Santiago shows “grace under pressure” during his three day struggle with the great fish. As Santiago and his skiff are being towed, the fish was calm and steady. Santiago takes advantage of this time to get some well-needed sleep. As he rested though, Santiago held onto the line, tight in his right hand, passed the line somewhat lower on his shoulders, bracing it with his left hand. Suddenly, Santiago was awakened with a jerk. “The line went out and out but it was slowing now and was making the fish earn every inch.” (pg. 8). Santiago estimated that the great fish was two feet longer than the skiff. The run of the huge marlin caused the line to tear into the flesh of Santiago’s hands. But, determined, Santiago refused to give up. He tells his hand, “You did not do so badly for something worthless,” he said to his left hand. “But there was a moment when I could not find you.” (pg.85). He knows that he needs to eat to keep up his strength, yet at the same time, he’s feeling the pressure knowing that if he eats more of the dolphin, he would become nauseated. But what is better for him? Being nauseated or light-headed? Being under pressure, he thinks of the other flying fish which is cleaned and ready to eat, and calls himself stupid for not thinking of it earlier. In addition, during his battle with the great fish, the old man recalls an arm-wrestling match that he finally won after an entire day of ferocious battling. These thoughts give him the strength to endure the vicious trials of his three-day confrontation with the great fish.

“It is a very big circle,” he said. “But he is circling.” “He is making the far part of his circle now,” he said. I must hold all I can, he thought. The strain will shorten his circle each time. Perhaps in an hour I will see him. Now I must convince him and then I must kill him.” (pg.86-87). He’s feeling the pressure as he’s patiently waiting for the marlin to stop circling, to begin his defeat. “I could not fail myself and die on a fish like this,” he said, “now that I have him so beautifully, God help me endure.” (pg.87). On the next turn, Santiago almost had him. Over and over the marlin righted himself and slowly swam away. Thinking aloud, he said “You are killing me fish. But you have a right to. Never have I seen a greater or more beautiful, or a calmer or a more noble thing than you.” (pg.). Despite Santiago’s loyalty to the great fish, it was time to defeat him. He was feeling the pressure due to the fact that he felt faint and sick and he couldn’t even see well. Santiago dropped the line, stepped on it to secure it, “lifted the harpoon as high as he could and drove it down with all his strength.” (pg. ). He had his fortune, the marlin. He traveled with the marlin for three days, trying to fight the off all the sharks and hold onto his catch. He felt the pressure knowing also that he was limited to a certain few of tools to help him along the way.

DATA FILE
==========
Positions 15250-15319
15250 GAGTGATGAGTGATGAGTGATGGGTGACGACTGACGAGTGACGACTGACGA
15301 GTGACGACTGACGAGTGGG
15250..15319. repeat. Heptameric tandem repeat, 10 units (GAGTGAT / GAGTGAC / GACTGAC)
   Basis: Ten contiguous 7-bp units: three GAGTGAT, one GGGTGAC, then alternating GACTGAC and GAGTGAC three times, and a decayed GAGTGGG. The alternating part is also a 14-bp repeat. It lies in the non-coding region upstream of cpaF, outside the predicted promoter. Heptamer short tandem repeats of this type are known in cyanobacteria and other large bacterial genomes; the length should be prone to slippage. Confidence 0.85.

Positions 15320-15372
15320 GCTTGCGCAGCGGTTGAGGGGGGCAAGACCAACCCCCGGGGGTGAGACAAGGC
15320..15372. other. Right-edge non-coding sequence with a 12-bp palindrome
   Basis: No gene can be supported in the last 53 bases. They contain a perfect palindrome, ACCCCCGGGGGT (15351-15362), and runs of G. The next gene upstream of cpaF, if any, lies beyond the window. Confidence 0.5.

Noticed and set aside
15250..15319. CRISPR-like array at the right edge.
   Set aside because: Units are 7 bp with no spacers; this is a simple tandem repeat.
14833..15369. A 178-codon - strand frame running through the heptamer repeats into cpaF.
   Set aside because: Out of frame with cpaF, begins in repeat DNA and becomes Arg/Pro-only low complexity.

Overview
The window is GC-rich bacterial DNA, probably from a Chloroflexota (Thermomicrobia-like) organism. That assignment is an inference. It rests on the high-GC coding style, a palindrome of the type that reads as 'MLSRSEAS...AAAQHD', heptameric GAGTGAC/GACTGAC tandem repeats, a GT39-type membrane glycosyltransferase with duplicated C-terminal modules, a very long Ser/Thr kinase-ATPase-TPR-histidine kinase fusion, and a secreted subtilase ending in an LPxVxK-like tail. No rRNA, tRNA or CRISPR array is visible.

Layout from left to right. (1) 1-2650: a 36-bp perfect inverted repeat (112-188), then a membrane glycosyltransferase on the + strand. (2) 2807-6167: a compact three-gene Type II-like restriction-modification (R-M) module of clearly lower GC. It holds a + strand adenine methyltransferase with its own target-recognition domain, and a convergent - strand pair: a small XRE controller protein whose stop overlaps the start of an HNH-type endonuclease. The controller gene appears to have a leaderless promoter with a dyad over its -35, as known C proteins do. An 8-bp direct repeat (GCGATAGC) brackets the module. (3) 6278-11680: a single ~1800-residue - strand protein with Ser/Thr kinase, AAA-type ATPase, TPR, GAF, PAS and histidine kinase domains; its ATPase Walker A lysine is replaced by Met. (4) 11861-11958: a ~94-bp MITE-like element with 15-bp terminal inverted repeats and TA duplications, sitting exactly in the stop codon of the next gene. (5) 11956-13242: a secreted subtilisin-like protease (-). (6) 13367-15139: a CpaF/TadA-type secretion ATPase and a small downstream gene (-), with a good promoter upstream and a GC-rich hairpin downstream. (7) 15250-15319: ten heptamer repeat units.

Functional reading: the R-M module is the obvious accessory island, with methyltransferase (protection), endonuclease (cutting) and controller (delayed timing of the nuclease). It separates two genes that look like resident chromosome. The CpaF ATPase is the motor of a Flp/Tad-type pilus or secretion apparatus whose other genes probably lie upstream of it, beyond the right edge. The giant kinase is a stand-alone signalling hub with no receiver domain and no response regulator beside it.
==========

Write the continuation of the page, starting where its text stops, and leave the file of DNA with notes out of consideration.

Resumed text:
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This is the story of the old, Cuban fisherman, who was down on his luck, a courageous, skillfully talented fisherman, who conducted himself admirably and with nobility, with “grace under pressure.” He is also a simple man who loves the sea for all it has given him and deeply respects the great fish; his worthy, noble, and beautiful adversary. Even though only his marlins carcass is left by the end of the story, Santiago may be considered victorious because he never quit, valiantly fighting off the sharks until there was nothing left to fight for. His supreme ordeal �an agonizing battle with a great marlin, illustrates courage in the face of defeat, and personal triumph defeat through loss.